When your child wants to show you something, take the time to be fully interested in it. Giving them 5-10 minutes of your time may not seem like much, but will mean the world to them. If the chance doesn’t present itself, then make it happen. Invite yourself into their world.
Sometimes it can feel that you only get a chance to see your child when they’re not at their best: bedtimes, homework, busy after-school clubs, sports. Try getting outside with them, either at the park or in your garden. You can make it a family thing or just keep it one-to-one, but breaking out of daily or weekly routines offers you a great way to connect.
There’s little wrong with having a dance, even a silly one. Your child will see your playful side. If you’re not a great dancer it’s a nice way to show them that you’re not perfect at everything but that you still have a go and have a fun time.
It may not always be possible to read with your children, but when you are able to make time really enjoy the experience of being close and sharing a book together. If you’re reading to them, make it fun by using different voices. You’ll be surprised how they then find their own different voices and want to try them out. It adds a lovely creative element for them.
Being present is as simple as listening to what they say. Take an interest in what they are explaining to you. Ask questions. Explore your child’s world and you’ll get to know them on a deeper level. Unless asked for you don’t need to make it about giving advice, so enjoy the pleasure of listening.
Ask them questions about their day, and listen to the answer. You could ask them at bedtime or at dinner what the best part of their day was; what did they enjoy the most? And in reverse, what would they like to change about their day. Perhaps take it that one step further and ask them what they could do differently – have fun editing the experience to see what other choices could be made. It’ll help them develop acuity to consider options in life.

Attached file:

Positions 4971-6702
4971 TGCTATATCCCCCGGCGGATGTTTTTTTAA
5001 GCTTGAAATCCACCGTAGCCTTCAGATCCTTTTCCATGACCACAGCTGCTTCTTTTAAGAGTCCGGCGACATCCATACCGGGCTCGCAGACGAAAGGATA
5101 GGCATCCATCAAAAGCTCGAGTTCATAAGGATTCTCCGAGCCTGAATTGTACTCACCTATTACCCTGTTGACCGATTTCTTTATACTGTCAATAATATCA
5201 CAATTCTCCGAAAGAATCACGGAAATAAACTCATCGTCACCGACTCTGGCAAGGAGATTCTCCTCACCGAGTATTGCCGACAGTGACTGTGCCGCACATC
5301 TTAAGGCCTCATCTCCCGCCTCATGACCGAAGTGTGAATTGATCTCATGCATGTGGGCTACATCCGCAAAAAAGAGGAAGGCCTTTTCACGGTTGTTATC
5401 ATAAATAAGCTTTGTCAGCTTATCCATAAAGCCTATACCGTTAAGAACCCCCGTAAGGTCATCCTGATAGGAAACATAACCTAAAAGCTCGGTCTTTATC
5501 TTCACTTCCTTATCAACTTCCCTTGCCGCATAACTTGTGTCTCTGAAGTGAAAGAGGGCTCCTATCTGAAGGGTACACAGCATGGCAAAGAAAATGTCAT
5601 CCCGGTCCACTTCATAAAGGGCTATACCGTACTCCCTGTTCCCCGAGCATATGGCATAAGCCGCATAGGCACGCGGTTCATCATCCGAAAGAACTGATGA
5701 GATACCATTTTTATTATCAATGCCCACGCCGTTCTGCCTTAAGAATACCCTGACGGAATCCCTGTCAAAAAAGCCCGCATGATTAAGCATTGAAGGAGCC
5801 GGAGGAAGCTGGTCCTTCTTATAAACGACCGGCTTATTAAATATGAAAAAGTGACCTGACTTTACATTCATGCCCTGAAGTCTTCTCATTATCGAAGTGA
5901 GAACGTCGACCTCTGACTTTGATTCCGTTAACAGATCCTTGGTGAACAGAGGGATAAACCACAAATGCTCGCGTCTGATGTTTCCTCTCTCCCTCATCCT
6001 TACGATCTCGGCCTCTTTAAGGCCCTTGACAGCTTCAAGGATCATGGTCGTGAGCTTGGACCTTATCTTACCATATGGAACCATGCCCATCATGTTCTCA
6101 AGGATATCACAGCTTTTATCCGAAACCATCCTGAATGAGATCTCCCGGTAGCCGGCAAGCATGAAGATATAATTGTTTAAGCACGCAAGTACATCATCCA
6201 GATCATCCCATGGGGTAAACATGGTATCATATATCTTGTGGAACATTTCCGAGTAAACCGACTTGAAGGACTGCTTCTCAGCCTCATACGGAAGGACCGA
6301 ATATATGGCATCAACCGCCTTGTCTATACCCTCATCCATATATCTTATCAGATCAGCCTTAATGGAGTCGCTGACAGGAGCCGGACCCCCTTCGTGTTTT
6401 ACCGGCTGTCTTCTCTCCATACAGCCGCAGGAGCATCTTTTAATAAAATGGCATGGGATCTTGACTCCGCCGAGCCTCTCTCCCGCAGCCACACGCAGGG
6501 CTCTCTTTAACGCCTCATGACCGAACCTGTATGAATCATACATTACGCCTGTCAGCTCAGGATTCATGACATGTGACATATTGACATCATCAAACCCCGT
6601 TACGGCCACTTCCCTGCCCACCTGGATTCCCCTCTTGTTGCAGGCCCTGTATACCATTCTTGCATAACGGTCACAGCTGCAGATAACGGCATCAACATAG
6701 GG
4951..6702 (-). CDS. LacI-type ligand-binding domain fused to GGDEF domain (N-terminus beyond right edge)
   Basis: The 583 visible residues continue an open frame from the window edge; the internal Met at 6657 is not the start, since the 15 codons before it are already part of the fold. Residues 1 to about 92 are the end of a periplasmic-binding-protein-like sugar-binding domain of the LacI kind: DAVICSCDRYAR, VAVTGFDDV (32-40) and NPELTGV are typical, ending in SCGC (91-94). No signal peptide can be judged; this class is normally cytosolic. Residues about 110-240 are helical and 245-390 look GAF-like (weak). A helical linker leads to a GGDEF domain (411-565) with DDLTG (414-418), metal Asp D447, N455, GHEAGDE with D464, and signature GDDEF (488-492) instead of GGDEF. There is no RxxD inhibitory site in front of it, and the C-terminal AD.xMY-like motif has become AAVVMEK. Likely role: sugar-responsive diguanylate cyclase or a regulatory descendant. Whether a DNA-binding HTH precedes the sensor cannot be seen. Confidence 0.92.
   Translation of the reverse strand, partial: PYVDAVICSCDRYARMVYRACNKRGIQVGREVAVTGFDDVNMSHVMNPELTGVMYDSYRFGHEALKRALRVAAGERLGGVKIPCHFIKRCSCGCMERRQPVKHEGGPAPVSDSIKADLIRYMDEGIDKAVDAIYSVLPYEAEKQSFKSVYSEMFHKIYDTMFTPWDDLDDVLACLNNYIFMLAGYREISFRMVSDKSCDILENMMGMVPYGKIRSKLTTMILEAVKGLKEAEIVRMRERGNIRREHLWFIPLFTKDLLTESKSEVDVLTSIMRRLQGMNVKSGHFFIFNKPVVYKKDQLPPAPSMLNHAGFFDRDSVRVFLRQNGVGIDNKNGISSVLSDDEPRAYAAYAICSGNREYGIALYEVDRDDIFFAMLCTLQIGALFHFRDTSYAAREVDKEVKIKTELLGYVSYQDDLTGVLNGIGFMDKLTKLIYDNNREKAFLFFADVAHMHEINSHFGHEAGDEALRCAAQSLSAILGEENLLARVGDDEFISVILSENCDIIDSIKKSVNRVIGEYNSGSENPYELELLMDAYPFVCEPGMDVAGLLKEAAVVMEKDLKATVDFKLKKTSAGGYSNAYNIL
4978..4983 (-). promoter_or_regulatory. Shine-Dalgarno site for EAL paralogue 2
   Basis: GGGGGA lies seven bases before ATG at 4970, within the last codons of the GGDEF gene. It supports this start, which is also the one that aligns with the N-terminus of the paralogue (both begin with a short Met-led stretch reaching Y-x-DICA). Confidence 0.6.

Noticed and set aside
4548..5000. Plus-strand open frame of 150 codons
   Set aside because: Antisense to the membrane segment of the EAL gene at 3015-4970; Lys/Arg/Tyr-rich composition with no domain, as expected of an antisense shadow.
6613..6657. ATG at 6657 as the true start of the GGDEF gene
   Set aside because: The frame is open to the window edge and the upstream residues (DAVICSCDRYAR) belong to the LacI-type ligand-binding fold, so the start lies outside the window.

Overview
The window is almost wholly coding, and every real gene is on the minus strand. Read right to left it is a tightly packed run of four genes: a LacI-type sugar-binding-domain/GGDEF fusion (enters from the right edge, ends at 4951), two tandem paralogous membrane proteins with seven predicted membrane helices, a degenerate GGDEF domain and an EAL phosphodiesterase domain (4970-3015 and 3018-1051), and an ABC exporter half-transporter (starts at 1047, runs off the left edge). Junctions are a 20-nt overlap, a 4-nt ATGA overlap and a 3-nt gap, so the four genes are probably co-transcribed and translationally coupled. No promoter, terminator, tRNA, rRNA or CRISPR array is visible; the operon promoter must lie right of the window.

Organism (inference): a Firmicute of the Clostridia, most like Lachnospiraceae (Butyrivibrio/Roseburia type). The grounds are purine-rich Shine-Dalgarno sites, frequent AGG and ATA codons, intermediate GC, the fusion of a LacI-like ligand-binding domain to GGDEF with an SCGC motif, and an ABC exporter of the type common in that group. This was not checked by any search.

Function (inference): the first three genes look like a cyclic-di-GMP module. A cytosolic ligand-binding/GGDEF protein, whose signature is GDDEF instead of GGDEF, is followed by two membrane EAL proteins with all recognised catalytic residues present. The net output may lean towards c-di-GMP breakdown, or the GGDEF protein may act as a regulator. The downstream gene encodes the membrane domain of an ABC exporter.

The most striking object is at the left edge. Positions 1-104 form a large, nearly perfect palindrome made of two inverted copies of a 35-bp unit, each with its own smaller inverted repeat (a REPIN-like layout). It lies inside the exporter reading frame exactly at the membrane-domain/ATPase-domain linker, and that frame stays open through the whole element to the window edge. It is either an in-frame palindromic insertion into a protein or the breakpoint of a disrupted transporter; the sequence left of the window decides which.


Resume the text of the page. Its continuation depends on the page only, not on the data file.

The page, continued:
Drop the needle and crank it up. Ok, so maybe you don’t get all their musical tastes, but find songs you do like together and have fun. Turn the volume up in the car, or while you’re cooking. Kids love seeing you act silly and having fun and they’ll get involved and see you as person not just as a parent.
If your child likes it, gentle and fun tickling is a great way to bond with your kid. They’ll associate fun and laughter to you and when it’s been a tough week it’s a quick happiness fix that says you’re still there.
Sofa, film, blankets. It’s simple, it’s fun and it’s together. Enjoying a film all snuggled up is another way to share an experience with them. You could make it a special event on a particular day so it’s something to look forward to. However you arrange it, it’s an easy way to be with your children and spend a few hours together.
Go cook or bake together. Choose a recipe that they can actively participate in and see how much fun you’ll have. Give them some responsibility too and they’ll not only enjoy it but will learn about weights and measures. It can even be something as simple as making a sandwich together.
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Ben Jackson is a registered counsellor, coach, and lecturer with nearly 10 years of professional experience. He helps clients with stress and anxiety, anger management, self esteem, confidence, and depression.
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